Salam and salutation to Pope Francis

Pope Francis (Photo by Dan Kitwood/Getty Images) The iconic spiritual leaders of our time took decades of struggle and growth … Continued


Pope Francis (Photo by Dan Kitwood/Getty Images)

The iconic spiritual leaders of our time took decades of struggle and growth before they were formed into the universally recognized symbols that we know and love. Mahatma Gandhi, Mother Teresa, the Rev. Martin Luther King, Jr., and Nelson Mandela are universally recognized examples. Pope Francis is an exception.

He comes to us, as it were, fully formed. In terms of his tenure as popehe is in his infancy and yet Francis seems to have hit his stride.

To understand the pope’s approach, method and message, take a look at his visit to the island of Lampedusa. The small island in the Mediterranean has become a battleground of the larger ideas that are in conflict in Europe. It has been visited by rightwing leaders who denounce immigrants in crudely racist and xenophobic terms. The pope’s visit therefore became symbolic of a counter-balancing approach, one that was more welcoming, all-embracing, caring and compassionate.

The pope spoke of the “immigrants dying at sea, in boats which were vehicles of hope and became vehicles of death.” He shared his distress at the “tragedy” which has become like “a painful thorn in my heart.” He felt “shame” at the plight of those who were suffering and the indifference of the world. “The Church” he assured the immigrants, ”is at your side as you seek a more dignified life for yourselves and your families.”

The pope used the plight of the mainly African immigrants to raise larger issues that afflict all humanity in the age of globalization. He condemned what he called “the globalization of indifference.” He berated “the culture of comfort, which makes us think only of ourselves, makes us live in soap bubbles which, however lovely, are insubstantial; they offer a fleeting and empty illusion which results in indifference to others.”

The pope’s enormous influence seemed to have touched a nerve in Italian society. After a recent disaster at sea there were candle-lit vigils, flowers and mourning for those lost at sea. This was a tribute to the generosity of spirit for which Italians are famous, especially considering the challenges they face with unemployment, the economic crisis and the genuine problems of immigration.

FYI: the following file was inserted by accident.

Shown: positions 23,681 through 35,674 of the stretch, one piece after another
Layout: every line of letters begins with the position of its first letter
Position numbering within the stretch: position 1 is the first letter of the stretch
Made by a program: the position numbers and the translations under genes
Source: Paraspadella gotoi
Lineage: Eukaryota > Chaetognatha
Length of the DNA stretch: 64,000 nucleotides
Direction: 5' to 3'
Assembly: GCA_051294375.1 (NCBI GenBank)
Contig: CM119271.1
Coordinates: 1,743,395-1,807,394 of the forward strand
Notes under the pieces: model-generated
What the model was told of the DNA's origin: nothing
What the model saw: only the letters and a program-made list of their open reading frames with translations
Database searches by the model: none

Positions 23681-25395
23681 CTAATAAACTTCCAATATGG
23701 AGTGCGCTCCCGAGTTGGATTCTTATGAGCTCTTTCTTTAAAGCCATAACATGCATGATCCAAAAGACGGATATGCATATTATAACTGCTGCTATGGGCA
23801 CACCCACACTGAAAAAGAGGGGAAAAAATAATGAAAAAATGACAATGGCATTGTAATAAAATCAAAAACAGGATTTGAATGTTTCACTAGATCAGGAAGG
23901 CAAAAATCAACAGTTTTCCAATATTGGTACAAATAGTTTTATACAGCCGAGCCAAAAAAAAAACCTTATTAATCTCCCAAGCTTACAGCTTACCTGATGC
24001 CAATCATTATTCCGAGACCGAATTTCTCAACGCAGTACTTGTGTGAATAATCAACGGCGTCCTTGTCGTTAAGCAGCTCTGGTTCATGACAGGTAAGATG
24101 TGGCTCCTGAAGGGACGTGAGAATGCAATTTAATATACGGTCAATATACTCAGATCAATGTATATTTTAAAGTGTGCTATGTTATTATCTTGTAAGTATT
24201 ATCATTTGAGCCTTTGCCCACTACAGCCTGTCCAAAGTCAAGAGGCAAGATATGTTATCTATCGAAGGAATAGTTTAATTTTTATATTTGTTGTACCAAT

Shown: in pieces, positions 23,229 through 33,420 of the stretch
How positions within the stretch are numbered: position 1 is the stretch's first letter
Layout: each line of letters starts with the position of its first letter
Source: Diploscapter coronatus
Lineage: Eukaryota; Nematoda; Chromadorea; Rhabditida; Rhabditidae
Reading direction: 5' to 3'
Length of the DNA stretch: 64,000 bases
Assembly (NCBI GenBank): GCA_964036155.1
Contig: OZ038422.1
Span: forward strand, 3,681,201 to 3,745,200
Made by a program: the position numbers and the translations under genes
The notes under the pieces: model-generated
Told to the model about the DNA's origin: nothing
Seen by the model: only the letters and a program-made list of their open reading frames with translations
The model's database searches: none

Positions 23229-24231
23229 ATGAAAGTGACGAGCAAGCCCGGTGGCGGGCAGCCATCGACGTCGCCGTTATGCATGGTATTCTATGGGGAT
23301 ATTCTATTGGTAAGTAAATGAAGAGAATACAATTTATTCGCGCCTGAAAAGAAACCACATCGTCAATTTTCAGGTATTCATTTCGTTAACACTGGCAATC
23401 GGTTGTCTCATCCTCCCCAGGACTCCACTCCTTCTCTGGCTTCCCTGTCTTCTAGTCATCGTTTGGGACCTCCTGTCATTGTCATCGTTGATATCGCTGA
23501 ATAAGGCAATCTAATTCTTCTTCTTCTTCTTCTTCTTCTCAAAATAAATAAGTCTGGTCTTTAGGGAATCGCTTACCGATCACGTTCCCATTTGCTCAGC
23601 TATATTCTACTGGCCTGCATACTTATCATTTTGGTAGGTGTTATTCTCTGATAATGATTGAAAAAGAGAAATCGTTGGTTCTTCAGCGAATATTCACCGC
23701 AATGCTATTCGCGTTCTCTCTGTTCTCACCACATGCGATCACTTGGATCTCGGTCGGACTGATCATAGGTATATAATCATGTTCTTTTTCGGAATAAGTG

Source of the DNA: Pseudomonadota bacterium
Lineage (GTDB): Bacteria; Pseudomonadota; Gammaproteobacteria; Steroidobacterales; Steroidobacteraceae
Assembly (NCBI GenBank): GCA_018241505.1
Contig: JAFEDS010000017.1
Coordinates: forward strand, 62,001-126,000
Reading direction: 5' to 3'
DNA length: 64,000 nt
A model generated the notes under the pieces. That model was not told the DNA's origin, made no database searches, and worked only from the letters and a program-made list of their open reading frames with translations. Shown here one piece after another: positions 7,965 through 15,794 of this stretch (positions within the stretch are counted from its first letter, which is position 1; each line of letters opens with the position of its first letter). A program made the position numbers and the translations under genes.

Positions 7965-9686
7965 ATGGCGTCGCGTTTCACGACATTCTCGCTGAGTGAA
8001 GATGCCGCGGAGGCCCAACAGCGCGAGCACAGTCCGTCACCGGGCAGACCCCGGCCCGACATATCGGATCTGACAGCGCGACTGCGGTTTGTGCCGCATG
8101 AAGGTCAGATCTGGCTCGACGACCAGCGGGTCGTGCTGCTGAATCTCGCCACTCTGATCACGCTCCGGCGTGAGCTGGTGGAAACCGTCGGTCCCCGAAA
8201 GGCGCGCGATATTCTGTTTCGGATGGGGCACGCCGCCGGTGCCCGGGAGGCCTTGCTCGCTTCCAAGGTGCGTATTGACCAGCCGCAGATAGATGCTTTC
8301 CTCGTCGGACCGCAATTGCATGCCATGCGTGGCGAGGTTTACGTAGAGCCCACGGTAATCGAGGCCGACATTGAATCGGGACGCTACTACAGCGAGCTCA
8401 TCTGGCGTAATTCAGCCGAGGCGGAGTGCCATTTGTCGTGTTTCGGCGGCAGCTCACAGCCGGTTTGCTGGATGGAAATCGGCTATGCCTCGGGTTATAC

But Pope Francis was not taking a path outside his faith tradition. On the contrary he was reverting to its foundational principles. He is inspired by two figures above all Jesus and Saint Francis; indeed taking the name of the latter after being elected pope. He has learned from them that Christianity in its essence means compassion, humility and caring for others especially the vulnerable in society. Immediately upon being elected pope he had expressed this philosophy by reaching out to ordinary people, living simply and rejecting the pomp and extravagance of the papal court. His washing of the feet of those in prison, including Muslims, was the ultimate act of humility. It was directly inspired by Jesus and Saint Francis, the very essence of their message.

The pope also embarked, again almost immediately, on reaching out to the Muslim world. Relations between Muslims and Christians had not really recovered since the time when his predecessor Pope Benedict XV1 gave a lecture in September 2006 in which he quoted a passage that described Islam as “evil and inhuman.” Even at the time the present pope, then Archbishop in Buenos Aires, registered his disagreement stating, “Pope Benedict’s statement[s] don’t reflect my opinions.”

From his first foreign policy address in March 2013, Pope Francis made improving Muslim-Catholic relations one of his top priorities.

Before an audience of ambassadors from 180 countries, he explained how he wanted to work for peace and bridge-building between peoples. Muslims and Catholics, he claimed, needed to intensify their dialogue. Positive shockwaves were sent into Muslim-Catholic circles, and Muslim scholars and religious institutions around the world welcomed Pope Francis’s election.